Back in Florida now and the temps are about the same (WTF). I usually talk about the race, how things worked themselves out, what went wrong, etc… so here goes, Got a good start took the lead about a mile into the race and with a hot pace to thin things out a bit. Pete, Joe, Erik and I were all that were left and were the lead group at about 10 miles in. From there Peter and I would trade spots often at the beginning and a couple miles from Flat Horn Lake it was just Pete, Joe and I. The three of us would battle it out Crit style with some shoulder checks, tire bumps and a couple crashes (literally would have been cool to have a helmet cam for the 10 miles on the river).
A while after Flat Horn Lake Joe slipped off the back after a monster pull left him little drained. Pete and I then rode together for the rest of the race with peter taking the lead a majority of the time. At each checkpoint we’d get a spit to Chet as we thought we could catch him before the finish. The conditions on Flat Horn Lake killed that goal as it was good skiing but very slow biking. We amp’d it up as we approached the finish testing each other on a couple of the courses only substantial climbs but we remained pretty much side by side… until about 2 miles from the finish when I bobbled a slick off camber section, Pete capitalized on this and unleashed a 2 mile sprint to the finish (or he started his sprint and I bobbled – can’t remember which happened first), try as I may I could not close the gap (I think it even got a little bigger by the finish). Kathi Merchant and I were talking at the last checkpoint about two hours earlier… I had commented on how fast Pete was after Luce’s when he was trying to catch Chet (the skier who had passed us near the halfway point), she said “ya, Pete always seems to have one more gear”… so I thought “well that’s cool, cause I got TWO more gears left in me”… I guess he had “three more left, Or, one more than me.”
Was a good race for me, no gear issues, no long stays at checkpoints, no physical issues (felt great all through the race and after). Finished the 100 miles in 15 hours and 12 minutes. 4850 calories burned; average cadence of 78; only 1770 ft of climbing (pretty flat course); max speed of 21.5 mph; average speed of (get this) 6.4 mph!!! Average HR was 73%. The best thing about my Garmin results is that none of my values (HR, cadence, etc) decreased at all during the race (arrowhead they did, but only because I was without a light for the last 5 hours). About 10 tire pressure changes, as the snow varied from hard and fast to soft and punchy. Bike was my Speedway Cycles FATBACK with a 100mm rear wheel and a new 70 mm front wheel. All my bags are from Epic Designs (especially like my new LARGE seat bag that fits my -20 Big Angus bag and -20 Big Angus foam pad and bivy sack). I didn’t use Eric’s pogies as the temps were too high, and the race was short enough I didn’t need the extra storage for food, used fingerless biking gloves for the first half of the race and some lightweight fleece gloves for the rest).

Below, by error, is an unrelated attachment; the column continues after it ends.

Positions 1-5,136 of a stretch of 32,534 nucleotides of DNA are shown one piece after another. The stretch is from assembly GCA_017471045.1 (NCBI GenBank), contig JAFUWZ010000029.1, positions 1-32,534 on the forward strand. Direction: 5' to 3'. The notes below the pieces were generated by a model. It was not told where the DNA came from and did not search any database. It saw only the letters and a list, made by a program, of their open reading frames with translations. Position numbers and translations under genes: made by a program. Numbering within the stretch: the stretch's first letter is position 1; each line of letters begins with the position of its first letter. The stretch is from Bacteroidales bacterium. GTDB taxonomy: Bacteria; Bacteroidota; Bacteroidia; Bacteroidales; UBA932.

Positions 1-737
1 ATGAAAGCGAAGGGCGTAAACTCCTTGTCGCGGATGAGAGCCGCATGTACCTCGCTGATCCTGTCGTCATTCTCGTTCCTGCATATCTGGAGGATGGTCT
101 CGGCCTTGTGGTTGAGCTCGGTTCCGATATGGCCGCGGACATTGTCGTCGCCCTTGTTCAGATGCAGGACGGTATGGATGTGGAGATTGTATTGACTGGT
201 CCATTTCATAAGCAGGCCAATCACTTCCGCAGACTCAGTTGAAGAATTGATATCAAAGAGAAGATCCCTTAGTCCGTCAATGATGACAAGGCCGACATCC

On a side note: It’s a small world; One of the 1049 mile award recipients “superAL” the man with the stash, is married to the engineer that I used to work for 20+ years ago in Des Moines, until they moved to Alaska. Who would have thunk… Meet a lot of great people at the race, the Burglunds, Brig Potnis, Ben LaVigueur, all the incredible checkpoint volunteers… The race was run with watch like precision (it’s like they’ve been doing it for years).
Being the first time in Alaska what I should spend my time writing about is the state… absolutely incredible; the view from the course was so astonishing I rode off the trail into waist deep snow looking at the mountains which completely surrounded the Susitna River… from Mt. Susitna to Mt. McKinley (Denali). After eating dinner with my dad at 2 am at Point Mackenzie General Store after the race, I took off on the Iditarod trail for an hour “cool down ride” and bivy’d under the stars on a hillside about 5 miles west of Knik. I can’t remember ever in my life seeing a sky so black and the stars so bright (was a new moon night). Saw a baby mouse (wasn’t all that small) on my way out, and a number of dog sleds. During the race we must have been passed by at least 200 snow machines… This area of Alaska must be to Snowmobilers what Moab is to Mountain Bikers… I’ll post some pictures soon.
A couple years back when I first caught the “snow biking bug” I found a blog by an Alaskan journalist who has the wonderful ability to put some spectacular vista in perspective with the human soul, and cycling to boot… also some pretty good photos too, It really inspired me to travel outside my Midwestern and now Floridian landscape to something bigger (MUCH BIGGER). If you get the opportunity, check out Jill's blog. I want to thank her for getting me that little taste of Alaska that I needed to make the trip (hopefully I’ll be back next year for something a little bigger).
If you want to experience Alaska in the winter (or summer) by bike; Bill and Kathi Merchant (the race directors for the Iditarod Trail Invitational) do bike camping excursions (they were out on the course with some fellow bikers the night of the race). Check out their blog, it's a great way to prep for the longer races like the new Tuscobia 200 mile and Arrowhead while getting a vacation in.